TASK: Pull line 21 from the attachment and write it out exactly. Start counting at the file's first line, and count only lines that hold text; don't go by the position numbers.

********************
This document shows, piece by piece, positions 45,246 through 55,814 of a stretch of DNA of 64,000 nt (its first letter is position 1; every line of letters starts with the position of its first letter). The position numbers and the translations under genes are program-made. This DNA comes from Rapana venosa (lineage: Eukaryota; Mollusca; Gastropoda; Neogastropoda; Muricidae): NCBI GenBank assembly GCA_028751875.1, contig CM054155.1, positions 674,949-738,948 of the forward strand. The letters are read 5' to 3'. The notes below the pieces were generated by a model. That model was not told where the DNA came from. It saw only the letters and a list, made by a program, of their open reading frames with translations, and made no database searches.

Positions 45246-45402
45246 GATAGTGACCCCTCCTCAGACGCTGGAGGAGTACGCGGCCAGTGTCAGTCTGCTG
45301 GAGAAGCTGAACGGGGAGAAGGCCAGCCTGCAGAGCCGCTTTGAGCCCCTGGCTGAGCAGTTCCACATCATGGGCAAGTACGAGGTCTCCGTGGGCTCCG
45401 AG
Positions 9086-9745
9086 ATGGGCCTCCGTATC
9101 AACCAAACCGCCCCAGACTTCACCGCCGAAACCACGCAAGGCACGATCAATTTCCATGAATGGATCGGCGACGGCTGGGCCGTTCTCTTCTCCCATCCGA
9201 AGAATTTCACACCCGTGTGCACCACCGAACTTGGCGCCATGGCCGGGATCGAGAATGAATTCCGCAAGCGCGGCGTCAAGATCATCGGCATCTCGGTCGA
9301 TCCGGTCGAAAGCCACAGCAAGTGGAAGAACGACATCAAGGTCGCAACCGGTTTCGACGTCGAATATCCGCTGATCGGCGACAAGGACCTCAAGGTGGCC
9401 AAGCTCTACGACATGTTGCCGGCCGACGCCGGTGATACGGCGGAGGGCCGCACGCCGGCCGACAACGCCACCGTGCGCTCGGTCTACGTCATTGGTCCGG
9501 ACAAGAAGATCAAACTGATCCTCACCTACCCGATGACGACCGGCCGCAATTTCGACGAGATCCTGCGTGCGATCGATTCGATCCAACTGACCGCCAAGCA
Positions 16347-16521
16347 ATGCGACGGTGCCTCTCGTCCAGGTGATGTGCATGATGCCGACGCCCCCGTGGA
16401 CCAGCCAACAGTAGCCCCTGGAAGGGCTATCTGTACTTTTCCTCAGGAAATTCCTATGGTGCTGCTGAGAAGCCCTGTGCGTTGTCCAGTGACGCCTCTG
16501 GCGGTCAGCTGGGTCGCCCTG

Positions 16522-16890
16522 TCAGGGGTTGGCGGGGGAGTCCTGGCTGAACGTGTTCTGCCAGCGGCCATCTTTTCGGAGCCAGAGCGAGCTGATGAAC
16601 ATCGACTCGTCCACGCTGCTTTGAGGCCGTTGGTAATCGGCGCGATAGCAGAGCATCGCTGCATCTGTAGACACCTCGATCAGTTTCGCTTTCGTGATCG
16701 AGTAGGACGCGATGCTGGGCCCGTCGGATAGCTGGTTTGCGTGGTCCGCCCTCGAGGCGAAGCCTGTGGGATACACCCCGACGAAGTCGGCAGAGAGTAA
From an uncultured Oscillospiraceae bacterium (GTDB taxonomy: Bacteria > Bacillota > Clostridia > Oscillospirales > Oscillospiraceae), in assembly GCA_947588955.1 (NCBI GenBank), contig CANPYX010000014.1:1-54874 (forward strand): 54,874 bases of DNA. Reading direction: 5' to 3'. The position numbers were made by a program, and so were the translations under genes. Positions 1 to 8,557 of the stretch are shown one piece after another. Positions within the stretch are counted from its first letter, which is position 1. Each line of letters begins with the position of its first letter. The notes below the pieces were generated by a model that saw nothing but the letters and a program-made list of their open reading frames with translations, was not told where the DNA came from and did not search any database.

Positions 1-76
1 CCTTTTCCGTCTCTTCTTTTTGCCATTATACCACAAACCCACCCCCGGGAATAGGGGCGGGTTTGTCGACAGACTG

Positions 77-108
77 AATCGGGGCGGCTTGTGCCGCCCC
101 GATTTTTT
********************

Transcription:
From an uncultured Oscillospiraceae bacterium (GTDB taxonomy: Bacteria > Bacillota > Clostridia > Oscillospirales > Oscillospiraceae), in assembly GCA_947588955.1 (NCBI GenBank), contig CANPYX010000014.1:1-54874 (forward strand): 54,874 bases of DNA. Reading direction: 5' to 3'. The position numbers were made by a program, and so were the translations under genes. Positions 1 to 8,557 of the stretch are shown one piece after another. Positions within the stretch are counted from its first letter, which is position 1. Each line of letters begins with the position of its first letter. The notes below the pieces were generated by a model that saw nothing but the letters and a program-made list of their open reading frames with translations, was not told where the DNA came from and did not search any database.